Gaining a new perspective at Arthritis Research UK

Translate MedTech‘s Secondment Scheme provides an opportunity for successful applicants to develop new medtech innovation skills and/or progress a medical technology towards clinical application by embedding themselves within a host organisation that’s seperate from their own.

The scheme is open to;

  • Researchers to temporarily take up a role in a complementary organisation, or
  • Academics and researchers to host clinicians, industrialists or innovation specialists.

In 2018, Translate funded 50 secondments to bolster medtech innovation capability within the region.

Read Alice’s first-hand account of her secondment experience below:


  • Name: Alice Philipson
  • Current Organisation: University of Leeds
  • Current Position: PhD student
  • Secondment organisation: Arthritis Research UK (now Versus Arthritis)

My name is Alice and I am a PhD student at the University of Leeds. My research is in the field of tissue engineering and regenerative medicine where I am developing a device to isolate a specific population of stem cells for use in autologous stem cell therapies. 

I decided to apply for a secondment as I think it is an amazing opportunity to gain experience in a different role and I am keen to finish my PhD with a wealth of experiences to widen my career prospects and make the most of the opportunities available.

Moving from the lab into patient engagement

The secondment I am going to carry out is at Arthritis Research UK, specifically working alongside the Research Liaison and Engagement team.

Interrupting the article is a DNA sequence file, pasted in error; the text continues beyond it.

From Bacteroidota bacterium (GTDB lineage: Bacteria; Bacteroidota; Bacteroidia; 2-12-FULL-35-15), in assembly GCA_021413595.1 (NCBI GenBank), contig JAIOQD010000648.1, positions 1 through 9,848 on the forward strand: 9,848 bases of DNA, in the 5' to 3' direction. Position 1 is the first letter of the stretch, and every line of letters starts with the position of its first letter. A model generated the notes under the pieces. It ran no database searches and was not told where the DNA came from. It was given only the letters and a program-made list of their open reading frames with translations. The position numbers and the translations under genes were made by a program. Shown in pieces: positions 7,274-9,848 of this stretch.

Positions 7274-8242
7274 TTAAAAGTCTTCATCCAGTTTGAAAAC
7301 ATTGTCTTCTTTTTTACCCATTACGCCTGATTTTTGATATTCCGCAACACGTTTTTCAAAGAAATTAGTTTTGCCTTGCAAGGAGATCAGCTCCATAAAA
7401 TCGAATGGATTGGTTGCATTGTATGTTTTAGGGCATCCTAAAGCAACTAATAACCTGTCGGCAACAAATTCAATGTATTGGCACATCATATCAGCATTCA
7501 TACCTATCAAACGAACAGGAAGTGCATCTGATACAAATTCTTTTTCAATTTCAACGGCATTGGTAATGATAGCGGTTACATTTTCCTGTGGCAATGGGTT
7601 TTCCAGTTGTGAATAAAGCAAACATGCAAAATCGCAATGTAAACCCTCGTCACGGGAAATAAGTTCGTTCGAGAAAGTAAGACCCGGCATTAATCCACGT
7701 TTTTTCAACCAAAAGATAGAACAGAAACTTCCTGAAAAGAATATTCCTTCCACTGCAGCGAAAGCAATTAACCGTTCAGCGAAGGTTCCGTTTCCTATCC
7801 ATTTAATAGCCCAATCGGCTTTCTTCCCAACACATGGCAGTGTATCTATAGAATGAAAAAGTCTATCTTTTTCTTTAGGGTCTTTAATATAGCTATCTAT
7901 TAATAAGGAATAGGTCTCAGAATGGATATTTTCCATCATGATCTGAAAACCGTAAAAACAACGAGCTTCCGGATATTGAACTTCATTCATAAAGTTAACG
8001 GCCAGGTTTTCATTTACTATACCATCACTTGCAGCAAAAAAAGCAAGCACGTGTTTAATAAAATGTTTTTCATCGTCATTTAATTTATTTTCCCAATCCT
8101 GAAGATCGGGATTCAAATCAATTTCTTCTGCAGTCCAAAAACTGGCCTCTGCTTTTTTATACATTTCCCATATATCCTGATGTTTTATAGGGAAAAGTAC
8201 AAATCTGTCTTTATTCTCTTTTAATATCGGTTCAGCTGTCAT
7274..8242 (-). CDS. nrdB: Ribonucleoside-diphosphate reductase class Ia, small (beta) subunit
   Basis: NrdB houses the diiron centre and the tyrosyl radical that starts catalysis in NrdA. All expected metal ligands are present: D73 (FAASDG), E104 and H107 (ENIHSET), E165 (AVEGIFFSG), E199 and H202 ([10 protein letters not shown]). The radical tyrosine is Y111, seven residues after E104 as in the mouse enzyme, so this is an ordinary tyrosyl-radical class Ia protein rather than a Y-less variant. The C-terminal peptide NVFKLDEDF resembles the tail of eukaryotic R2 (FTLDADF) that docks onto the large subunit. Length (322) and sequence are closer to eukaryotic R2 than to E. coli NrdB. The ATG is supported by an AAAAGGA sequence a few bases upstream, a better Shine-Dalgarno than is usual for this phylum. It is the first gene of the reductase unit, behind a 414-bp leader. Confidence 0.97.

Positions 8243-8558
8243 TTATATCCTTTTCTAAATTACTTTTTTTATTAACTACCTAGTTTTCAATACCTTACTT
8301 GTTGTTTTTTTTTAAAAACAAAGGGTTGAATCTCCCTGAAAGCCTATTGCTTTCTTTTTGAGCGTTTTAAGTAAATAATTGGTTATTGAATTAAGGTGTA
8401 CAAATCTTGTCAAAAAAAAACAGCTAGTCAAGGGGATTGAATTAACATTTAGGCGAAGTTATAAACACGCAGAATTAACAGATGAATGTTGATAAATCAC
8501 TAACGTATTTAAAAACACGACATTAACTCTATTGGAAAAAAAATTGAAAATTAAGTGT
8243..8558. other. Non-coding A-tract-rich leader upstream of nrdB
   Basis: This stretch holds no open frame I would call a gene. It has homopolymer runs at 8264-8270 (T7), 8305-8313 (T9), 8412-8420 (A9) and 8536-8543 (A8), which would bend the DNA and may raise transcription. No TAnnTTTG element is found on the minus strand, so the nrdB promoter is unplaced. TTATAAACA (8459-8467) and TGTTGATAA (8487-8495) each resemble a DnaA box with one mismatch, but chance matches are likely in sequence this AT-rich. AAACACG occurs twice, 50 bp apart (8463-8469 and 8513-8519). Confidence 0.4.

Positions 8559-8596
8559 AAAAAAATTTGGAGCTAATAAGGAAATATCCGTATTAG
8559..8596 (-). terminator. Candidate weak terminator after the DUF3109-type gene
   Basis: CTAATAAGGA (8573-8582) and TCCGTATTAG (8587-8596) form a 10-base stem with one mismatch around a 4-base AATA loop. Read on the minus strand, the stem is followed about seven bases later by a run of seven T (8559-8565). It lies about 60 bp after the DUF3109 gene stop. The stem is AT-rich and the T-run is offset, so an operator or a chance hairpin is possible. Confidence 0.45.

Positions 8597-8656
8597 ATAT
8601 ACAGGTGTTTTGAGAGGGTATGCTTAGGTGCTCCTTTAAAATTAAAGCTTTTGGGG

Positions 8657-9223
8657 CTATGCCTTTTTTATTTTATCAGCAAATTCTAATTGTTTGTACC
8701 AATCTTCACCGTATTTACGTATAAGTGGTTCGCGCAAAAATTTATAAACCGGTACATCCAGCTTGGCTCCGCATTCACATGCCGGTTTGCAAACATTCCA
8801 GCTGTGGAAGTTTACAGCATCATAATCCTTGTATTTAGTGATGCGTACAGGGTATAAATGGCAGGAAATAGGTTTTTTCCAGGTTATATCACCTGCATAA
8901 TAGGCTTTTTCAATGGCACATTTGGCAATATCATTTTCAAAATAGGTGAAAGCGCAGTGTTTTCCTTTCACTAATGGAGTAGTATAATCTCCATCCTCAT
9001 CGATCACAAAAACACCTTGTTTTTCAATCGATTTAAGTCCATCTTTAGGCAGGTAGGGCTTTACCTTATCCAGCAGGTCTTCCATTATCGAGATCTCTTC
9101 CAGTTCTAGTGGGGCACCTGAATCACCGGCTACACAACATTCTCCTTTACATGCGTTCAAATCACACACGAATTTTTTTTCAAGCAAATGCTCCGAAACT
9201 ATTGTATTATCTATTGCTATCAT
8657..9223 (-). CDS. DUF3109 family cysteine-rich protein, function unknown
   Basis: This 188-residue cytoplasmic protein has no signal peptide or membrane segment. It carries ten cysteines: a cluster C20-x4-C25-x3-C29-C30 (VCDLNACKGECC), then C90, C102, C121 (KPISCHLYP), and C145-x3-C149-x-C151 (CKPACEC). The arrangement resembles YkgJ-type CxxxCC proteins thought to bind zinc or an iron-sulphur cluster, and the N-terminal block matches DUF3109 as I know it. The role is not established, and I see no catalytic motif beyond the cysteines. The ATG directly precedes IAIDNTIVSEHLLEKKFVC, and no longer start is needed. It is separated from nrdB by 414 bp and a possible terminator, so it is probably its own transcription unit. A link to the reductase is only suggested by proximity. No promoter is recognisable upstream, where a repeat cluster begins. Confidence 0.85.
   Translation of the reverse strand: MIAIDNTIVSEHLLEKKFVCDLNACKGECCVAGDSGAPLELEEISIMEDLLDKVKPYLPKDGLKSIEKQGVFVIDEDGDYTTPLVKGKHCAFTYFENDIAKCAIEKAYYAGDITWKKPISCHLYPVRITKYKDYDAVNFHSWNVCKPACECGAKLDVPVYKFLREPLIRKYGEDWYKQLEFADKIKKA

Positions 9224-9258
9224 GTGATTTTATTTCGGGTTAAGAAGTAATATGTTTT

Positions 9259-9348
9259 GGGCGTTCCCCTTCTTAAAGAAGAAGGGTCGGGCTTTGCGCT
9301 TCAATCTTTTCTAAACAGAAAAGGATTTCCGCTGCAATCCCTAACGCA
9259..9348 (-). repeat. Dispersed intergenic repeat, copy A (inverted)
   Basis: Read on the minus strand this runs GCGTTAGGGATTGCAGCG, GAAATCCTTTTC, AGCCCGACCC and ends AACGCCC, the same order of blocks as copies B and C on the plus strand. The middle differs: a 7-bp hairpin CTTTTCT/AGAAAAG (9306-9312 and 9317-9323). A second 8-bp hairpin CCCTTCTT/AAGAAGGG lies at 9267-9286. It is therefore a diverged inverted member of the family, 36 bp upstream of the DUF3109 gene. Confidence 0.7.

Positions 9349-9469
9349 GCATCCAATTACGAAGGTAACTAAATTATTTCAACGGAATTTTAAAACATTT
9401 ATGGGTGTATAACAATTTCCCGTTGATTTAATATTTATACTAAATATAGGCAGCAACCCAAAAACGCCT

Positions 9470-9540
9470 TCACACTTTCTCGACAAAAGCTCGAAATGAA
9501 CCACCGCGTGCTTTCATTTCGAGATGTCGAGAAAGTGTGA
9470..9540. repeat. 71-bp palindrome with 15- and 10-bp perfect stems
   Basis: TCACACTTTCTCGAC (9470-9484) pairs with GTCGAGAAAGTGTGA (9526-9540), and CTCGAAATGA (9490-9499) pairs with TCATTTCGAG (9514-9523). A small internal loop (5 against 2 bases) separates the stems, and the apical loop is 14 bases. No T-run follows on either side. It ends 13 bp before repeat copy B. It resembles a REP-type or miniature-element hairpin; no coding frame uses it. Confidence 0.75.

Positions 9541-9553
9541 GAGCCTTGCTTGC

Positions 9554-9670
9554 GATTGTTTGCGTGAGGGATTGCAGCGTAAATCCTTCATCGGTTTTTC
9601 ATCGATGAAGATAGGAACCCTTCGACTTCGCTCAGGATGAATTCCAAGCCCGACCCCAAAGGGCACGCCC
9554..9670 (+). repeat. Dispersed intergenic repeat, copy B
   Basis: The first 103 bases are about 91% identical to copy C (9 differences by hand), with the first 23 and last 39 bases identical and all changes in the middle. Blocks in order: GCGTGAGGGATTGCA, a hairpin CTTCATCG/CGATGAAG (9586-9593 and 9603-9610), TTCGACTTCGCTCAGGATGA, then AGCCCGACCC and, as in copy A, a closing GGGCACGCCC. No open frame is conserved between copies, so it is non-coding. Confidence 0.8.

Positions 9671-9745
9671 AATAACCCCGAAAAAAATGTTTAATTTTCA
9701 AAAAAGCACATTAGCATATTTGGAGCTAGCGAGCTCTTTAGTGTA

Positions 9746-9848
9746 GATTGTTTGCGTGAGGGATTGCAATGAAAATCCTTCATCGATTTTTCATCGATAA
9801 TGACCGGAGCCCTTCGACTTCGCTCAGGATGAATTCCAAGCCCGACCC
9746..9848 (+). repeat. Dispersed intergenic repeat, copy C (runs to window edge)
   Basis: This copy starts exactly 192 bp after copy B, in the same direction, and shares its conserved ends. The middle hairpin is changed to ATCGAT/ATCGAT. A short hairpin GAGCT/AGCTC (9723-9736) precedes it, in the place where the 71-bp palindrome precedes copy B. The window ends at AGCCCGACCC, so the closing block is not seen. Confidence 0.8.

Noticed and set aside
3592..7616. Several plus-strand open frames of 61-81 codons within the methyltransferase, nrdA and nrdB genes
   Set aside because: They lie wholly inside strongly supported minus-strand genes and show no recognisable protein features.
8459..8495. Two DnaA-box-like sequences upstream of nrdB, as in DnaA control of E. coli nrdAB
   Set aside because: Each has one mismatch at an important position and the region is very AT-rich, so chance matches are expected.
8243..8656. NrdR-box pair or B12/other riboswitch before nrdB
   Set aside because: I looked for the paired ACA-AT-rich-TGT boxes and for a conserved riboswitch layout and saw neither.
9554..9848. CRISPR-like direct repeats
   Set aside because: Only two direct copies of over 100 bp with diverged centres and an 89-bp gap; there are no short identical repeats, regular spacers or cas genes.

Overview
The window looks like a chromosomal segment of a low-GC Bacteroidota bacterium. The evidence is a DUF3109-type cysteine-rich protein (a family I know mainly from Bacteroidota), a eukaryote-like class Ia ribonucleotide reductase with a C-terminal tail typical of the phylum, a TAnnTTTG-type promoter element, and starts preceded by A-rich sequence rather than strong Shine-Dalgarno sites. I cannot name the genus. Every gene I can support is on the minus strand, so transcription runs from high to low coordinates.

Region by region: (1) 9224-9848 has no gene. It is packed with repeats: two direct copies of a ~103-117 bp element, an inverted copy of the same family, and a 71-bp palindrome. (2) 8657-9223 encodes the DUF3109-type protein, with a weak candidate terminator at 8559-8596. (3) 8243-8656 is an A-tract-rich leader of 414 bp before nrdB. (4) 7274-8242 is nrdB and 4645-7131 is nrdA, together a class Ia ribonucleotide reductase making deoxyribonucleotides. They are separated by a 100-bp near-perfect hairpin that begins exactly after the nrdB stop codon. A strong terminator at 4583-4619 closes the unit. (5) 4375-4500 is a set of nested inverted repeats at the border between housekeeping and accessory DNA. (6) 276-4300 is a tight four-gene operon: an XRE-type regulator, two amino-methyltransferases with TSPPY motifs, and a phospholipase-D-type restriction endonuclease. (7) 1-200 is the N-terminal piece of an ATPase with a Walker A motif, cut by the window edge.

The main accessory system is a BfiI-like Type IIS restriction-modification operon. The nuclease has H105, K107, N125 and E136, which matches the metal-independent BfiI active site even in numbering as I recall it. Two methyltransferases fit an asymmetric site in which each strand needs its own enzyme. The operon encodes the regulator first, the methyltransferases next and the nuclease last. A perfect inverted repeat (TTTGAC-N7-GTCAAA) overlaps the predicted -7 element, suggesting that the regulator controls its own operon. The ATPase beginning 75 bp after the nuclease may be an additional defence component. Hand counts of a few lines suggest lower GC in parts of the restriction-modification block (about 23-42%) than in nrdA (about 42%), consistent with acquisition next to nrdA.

This is interesting for me because as a PhD researcher I am focused on the day to day aspects of laboratory research however I want to gain more experience and knowledge of how that research is impacting patients and is being translated to clinics.

I also want to play a part in communicating research to a widespread audience, raising the profile and awareness of different research being carried out. This is the kind of role I would like to be involved in after my PhD therefore this experience will be invaluable for me.

The secondment is really making me think about where the field is heading in terms of involving patients and the public at every stage of research.

I am excited about the new skills I will learn during the secondment, both for my future career aspirations and for my current role as a PhD student.

Understanding the process of charity-funded research and especially a charity which has such a high level of patient involvement will be an excellent insight for me as a researcher.

I also look forward to building a long-term relationship with ARUK which will strengthen existing and future collaborations within the Institute of Medical and Biological Engineering at the University of Leeds.

What I have learnt so far…

I’m just halfway through my secondment at Arthritis Research UK and I am enjoying every minute of it. It is very different to my usual role in the lab and I am seeing a completely different side of academic research.